Non-rejection region Rejection region The test decision is made by comparing the realized test statistic value with the critical value: If the realized test statistic value , computed from a particular sample of size , is greater than the , then the is rejected. The critical value splits the distribution of all possible test statistic values into two sets with probabilities and . Popular statistical software packages (e.g. SAS, SPSS, Statistica, Systat, XploRe) not only compute the test statistic value , but additionally return a so-called -value. This is the theoretical probability, that assumes a value greater than that computed from the given sample: . The -value is sometimes called significance or 1-tailed P, and we will denote it by . The crucial assumption underlying its computation is that the distribution of is the one that follows from assuming that is the true parameter value. In the next diagram, is depicted by the blue area.
As the -value represents the minimum significance level for not rejecting the null hypothesis, the user doesn’t need to look up the critical value corresponding to the given significance level in a table. She merely needs to compare with the size of the -value as follows: If the parameter estimate is ‘substantially’ larger than the hypothetical parameter value , the -value will be relatively small. Recall that the is one sided with values less than or equal to , consequently estimates that are greater than are less easily reconciled with the null hypothesis than those within the postulated parameter range. The ‘farther’ away the estimate lies from the null hypothesis, the less probable it is to have been generated by sampling from a population distribution with less than or equal to . The -value is the probability, that will be observed given a true parameter . In our example, this becomes decreasingly likely with rising parameter estimate, and a sufficiently large parameter estimate will induce us to infer that and differ significantly. Given a parameter estimate, the -value tells us how likely observed the distance to is to occur. When this probability is small, the risk of being wrong in rejecting the null hypothesis is small. That is, we conclude that the null hypothesis is false rather than conclude that the null is not false and that a highly unlikely outcome (under the null) has occurred. Let’s translate these considerations into a decision rule: A -value smaller than is a reflection of the test statistic value falling into the rejection region for H for the given significance level . Thus, the null hypothesis is rejected. This is true for both left- and right-sided tests, as we did not specify how was computed. In our example, it’s , but for a left-sided test it would be . The following diagram shows the right-sided test case.
Non-rejection region Rejection region If the parameter estimate value is close to the hypothetical parameter value , then the validity of the null hypothesis appears ‘relatively’ plausible. The probability of the estimate assuming values greater than than , is relatively high. In other words, and the estimate are close enough to interpret their distance as the result of the noise created by the sampling process. Consequently, won’t be rejected. Hence the following decision rule: For the test statistic realization is an element of the non-rejection region for H, and the null hypothesis isn’t rejected. Once again this rule holds for all single- and two-sided tests, suitably computed.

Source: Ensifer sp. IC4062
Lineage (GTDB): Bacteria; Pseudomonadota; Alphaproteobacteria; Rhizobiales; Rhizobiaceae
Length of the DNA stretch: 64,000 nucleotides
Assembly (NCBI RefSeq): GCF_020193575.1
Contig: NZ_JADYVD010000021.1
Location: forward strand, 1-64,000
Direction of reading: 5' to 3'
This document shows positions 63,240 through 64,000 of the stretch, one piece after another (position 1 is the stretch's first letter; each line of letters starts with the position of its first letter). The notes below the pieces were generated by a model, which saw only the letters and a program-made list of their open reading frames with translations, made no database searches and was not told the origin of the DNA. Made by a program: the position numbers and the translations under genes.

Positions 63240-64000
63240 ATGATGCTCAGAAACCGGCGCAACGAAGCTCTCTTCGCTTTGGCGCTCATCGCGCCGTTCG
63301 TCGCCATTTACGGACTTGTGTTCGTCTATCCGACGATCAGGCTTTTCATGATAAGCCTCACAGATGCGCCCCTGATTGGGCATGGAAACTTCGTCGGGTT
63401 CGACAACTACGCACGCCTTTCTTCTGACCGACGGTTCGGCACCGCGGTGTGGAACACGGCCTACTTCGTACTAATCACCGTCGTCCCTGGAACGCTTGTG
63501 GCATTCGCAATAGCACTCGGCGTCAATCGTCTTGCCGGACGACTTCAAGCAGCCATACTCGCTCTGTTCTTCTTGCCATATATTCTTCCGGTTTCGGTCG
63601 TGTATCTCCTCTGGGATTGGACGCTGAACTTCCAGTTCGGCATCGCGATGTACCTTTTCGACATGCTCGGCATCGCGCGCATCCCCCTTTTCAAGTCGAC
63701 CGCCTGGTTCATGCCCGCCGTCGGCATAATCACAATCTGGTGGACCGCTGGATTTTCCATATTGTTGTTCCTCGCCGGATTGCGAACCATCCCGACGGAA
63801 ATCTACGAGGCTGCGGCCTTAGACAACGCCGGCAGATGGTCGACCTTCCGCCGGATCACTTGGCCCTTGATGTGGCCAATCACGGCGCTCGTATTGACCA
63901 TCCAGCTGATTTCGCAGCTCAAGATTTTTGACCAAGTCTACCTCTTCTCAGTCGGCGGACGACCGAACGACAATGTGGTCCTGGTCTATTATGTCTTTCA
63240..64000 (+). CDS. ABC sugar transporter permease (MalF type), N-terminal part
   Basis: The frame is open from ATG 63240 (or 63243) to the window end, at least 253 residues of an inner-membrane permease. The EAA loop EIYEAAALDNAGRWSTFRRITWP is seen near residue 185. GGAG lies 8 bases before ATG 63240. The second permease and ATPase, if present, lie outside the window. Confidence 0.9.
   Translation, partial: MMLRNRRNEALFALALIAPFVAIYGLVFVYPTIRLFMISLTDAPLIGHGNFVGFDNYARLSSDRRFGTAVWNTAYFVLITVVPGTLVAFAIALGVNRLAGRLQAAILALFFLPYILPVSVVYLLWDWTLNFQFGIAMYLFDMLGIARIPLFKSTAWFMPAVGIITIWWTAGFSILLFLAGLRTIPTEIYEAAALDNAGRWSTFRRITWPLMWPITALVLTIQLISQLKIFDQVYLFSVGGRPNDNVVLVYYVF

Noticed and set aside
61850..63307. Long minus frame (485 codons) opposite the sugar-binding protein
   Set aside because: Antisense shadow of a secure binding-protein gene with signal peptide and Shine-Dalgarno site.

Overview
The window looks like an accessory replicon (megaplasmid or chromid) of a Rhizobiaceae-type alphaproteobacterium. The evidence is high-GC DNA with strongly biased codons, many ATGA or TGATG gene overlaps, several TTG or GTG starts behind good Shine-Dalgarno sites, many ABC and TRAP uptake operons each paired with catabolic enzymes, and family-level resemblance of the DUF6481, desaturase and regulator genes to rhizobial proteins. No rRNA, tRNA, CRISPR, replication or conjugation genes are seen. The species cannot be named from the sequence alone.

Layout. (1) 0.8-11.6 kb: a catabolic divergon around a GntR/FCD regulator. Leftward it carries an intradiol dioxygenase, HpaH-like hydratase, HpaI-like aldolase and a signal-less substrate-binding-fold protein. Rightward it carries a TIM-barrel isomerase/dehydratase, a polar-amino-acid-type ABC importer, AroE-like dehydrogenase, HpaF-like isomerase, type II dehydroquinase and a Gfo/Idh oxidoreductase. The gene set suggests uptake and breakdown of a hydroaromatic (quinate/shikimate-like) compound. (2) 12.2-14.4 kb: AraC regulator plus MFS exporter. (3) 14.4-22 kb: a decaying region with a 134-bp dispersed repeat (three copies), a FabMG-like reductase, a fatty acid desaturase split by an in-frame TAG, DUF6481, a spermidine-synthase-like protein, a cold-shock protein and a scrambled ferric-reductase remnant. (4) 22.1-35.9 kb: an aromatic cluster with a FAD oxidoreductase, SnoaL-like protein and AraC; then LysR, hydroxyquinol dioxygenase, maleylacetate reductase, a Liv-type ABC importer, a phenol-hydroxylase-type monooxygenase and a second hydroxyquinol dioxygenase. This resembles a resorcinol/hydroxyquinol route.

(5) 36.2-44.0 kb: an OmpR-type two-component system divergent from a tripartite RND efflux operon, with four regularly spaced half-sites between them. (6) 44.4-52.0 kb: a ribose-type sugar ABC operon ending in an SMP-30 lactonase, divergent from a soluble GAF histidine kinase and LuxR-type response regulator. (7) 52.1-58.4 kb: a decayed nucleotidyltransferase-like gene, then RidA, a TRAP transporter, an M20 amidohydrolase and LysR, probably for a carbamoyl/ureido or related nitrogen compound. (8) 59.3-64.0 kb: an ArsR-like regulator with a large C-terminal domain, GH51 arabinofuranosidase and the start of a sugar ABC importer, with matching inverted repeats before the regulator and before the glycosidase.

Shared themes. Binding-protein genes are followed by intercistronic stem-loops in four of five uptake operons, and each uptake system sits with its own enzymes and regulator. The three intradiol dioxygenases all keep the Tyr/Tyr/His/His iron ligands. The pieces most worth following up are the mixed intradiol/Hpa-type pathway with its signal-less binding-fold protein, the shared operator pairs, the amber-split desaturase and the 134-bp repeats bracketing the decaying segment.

Non-rejection region Rejection region Statistical tests are procedures for the analysis of assumptions about unknown probability distributions or their characteristics. The ‘behavior’ of random variables from a population is inferred from a sample of limited size, constrained by either practical or economical parameters. This inductive character makes them an important pillar of inferential statistics, the second branch being statistical estimation procedures. We will now illustrate the theory introduced in this chapter with some practical examples. A large software company is subject to a court trial, media coverage bringing it to the forefront of public debate. The management wants to assess the impact of the legal action on revenues. Average monthly sales before the lawsuit are known, serving as the hypothetical value to be tested. The average of a randomly selected sample of monthly revenues from the time after the trial firstly hit the news is calculated. The directors are particularly interested whether the revenues have fallen and ask their in-house statistician to test the hypothesis that the average monthly revenue has fallen since the beginning of the lawsuit. Hence, the monthly revenue is treated as a random variable, and the test is based on its mean. An environmental organization claims that the proportion of citizens opposed to nuclear power is . The operators of the nuclear power plants dismiss this figure as overstated and commission a statistical analysis based on a random sample. The variable ‘attitude to nuclear energy’ is measured by only two outcomes, e.g. ‘support’ and ‘opposed’. Hence, the statistician tests the mean of the population distribution of a dichotomous variable: Can the hypothetical value of be reconciled by the sample? In both examples an unknown parameter of the probability distribution in the population is tested. The test procedures employed are known as parametric tests. Furthermore, as they are based on one single sample, they are called one-sample tests. Two producers of mobile phones launch separate advertising campaigns claiming to build the phones with the longest stand-by time. Clearly, one of them must be wrong—given, that stand-by time is sufficiently precisely measured such that the average stand-by time doesn’t coincide and standby-time varies across individual phones, i.e. is a random variable. The managers of a consumer organization are concerned and want to assess whether the cellular phones manufactured by the two companies differ significantly with respect to stand-by time. The statistical investigation has to be based on an average to account for the fluctuations of stand-by time across output. Samples are drawn independently from both producers’ output in order to compare the average location of the duration as measured by the sample means. An inductive statement is sought whether or not the mean stand-by times in the overall outputs are (significantly) different or not. The test procedure applied is a parametric test, as one tests for equality of the two means. This can only be done on the basis of two samples: This is an example of a two-sample test procedure. Someone claims that a specific die (single dice) is what statisticians call a fair die: The probability of any outcome is equal. The hypothesis to be tested is that the outcomes of the die rolling process has a discrete uniform distribution. This test doesn’t refer to a parameter of the underlying population distribution, i.e. doesn’t take a particular distribution class as given. Consequently, it is classified as nonparametric test or distribution-free test. This particular type belongs to the class of goodness-of-fit tests, as one wants to verify how good a given sample can be explained to be generated by a particular, completely specified, theoretical probability distribution.